Shortly after the massacre of beautiful children and courageous teachers in Newtown, Conn., by rapid fire, maximum-damage bullets, I wrote an OpEd for a small Maine newspaper entitled, “For the love of guns: A mother’s and legislator’s pledge.” Surprisingly, the article went almost viral and clearly touched a nerve.
A number of readers praised my piece. But I also received angry messages from (mostly anonymous) people around the country who think I have no business talking about the Second Amendment.
They make it clear that they view the constitutional right to bear arms as a bulwark against tyranny. It’s their protection not against intruders or black bears (although that might be handy, too) but against the government itself. This was an eye opener. This is certainly not true of all opponents of gun control, but if you were preparing for a revolution, of course you would oppose limits on the kinds of firearms available for sale to private buyers. For those not so inclined, what can you do to stop the arms escalation?
My “pledge” was to keep talking until Americans rethought whether homes should contain the kind of firearms used by Adam Lanza. So here I go again.
My answer is to hone in on our popular culture, attitudes and habits, which have tolerated if not supported the accumulation of millions of firearms in our homes. Most of the attention since Newtown has been on limiting sales and access to certain weapons, ammunition and purchasers. Although such laws might reduce mass shootings, they will have no impact on street crime, suicides, domestic altercations or accidental shootings. Moreover, limiting heavy-duty firearms will be a hard sell in Maine and Congress for both practical (what’s an assault weapon, after all?) and political reasons.
But I believe America after Newtown is a different place, just as it was after 9/11. As a representative in the Maine Legislature, and as a former staff member in Congress, I understand why elected officials want broad public support before moving forward on this controversial issue. I say the sea change in public attitudes has begun. It’s time to stoke the fire, to write to your legislator and to bring on public service ads and public forums for those too complacent to act.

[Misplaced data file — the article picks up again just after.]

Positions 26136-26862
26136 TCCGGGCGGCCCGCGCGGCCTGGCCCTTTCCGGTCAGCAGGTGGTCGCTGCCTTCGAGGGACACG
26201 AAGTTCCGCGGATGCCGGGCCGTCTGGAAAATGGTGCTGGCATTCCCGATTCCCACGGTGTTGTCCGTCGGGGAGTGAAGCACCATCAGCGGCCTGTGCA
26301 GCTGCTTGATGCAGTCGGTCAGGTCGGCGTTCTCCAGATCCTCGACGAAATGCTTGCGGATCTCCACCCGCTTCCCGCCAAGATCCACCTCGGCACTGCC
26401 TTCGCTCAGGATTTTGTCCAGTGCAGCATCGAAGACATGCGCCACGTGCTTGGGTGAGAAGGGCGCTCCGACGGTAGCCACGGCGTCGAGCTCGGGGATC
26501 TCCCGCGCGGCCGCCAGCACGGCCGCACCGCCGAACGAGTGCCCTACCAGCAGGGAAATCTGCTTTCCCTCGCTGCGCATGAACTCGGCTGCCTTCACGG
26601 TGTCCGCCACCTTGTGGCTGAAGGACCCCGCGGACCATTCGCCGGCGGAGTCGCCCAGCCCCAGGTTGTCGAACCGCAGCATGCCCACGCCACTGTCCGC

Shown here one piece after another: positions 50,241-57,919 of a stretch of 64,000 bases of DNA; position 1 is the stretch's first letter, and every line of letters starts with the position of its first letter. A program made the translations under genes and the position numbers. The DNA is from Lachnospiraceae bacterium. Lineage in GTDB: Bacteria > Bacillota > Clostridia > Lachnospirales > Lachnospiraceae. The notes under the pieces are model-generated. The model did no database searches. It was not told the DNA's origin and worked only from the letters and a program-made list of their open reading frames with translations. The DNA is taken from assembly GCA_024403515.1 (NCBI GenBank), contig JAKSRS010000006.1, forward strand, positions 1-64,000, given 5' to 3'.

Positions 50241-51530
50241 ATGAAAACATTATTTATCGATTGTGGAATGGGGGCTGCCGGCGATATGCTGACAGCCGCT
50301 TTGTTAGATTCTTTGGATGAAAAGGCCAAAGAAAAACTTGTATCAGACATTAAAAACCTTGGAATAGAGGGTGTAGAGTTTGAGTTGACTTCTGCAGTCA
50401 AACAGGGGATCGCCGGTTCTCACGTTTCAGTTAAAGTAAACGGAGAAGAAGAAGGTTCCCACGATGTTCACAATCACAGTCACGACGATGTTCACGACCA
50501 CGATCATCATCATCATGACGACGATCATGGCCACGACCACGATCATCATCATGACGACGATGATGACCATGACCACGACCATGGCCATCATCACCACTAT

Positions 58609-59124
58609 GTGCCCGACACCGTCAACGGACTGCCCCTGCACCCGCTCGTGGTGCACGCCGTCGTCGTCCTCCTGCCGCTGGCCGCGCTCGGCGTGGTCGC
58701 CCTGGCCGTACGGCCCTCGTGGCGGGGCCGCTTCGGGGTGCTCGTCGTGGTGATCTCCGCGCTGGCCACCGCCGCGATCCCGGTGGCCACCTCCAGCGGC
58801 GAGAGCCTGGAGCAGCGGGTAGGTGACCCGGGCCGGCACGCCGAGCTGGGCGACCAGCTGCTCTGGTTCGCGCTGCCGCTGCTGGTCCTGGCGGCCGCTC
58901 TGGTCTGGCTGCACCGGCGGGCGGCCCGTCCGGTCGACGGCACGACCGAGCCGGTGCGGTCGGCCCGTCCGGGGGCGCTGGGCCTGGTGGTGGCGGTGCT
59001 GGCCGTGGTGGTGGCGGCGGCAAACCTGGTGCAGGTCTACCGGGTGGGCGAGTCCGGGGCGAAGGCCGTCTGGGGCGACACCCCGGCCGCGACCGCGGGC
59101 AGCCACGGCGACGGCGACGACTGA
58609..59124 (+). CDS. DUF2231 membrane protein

Maine is a good place to start. We have many guns, but aside from domestic violence, it’s a pretty safe place. To bring peace to our homes, schools and streets, we must reverse Americans’ unique tolerance for guns in our everyday life. I’m not talking about repealing the Second Amendment, which the Supreme Court declared creates an individual right to bear arms. Rather, I want more people to look at weapons and think not of their “rights” but of the carnage it has created in our society.
We must ask tough questions of families, friends, neighbors and ourselves. We have to be brave enough to stand up to gun advocates. Do you let your children play in homes where you do not know or ask if a loaded handgun lies in an unlocked nightstand? Do you know if your kids watch video game and movie depictions of bodies being blown up? Have you thought about the possibility that your teenager knows where the key and ammunition to his father’s rifle are in a dark moment and turn the firearm on himself? It happens. Our teen suicide rate is the eighth highest in the nation.
Here are some more sobering statistics: According to the University of Southern Maine’s Muskie School of Public Policy, the number of firearms in our state equals our population — about 1.3 million. Half of our households have at least one weapon. About half of our gun-related homicides are related to domestic violence. In Maine, 90 percent of violent deaths are suicides. More than half of those suicides are by firearms, and are overwhelmingly by men.
The rate of firearm suicide is much higher in rural areas, where weapons are more common. The lessons I draw from these facts: Mainers use their firearms mostly to kill our loved ones and ourselves — impulsive acts that might not occur if such lethal means were not readily available.
In Maine, we already know how to change long-standing habits of the mind. Thanks to well-crafted public education campaigns, dramatic changes in attitudes about drunk driving, smoking and same-sex relationships occurred in a few short years. Our politicians may not be able or willing to enact limits on the purchase or access to weapons, but we can make our own revolution by starting to think differently about guns.
Maine Rep. Janice Cooper, D-Yarmouth, previously served as assistant counsel to the U.S. House Judiciary Committee.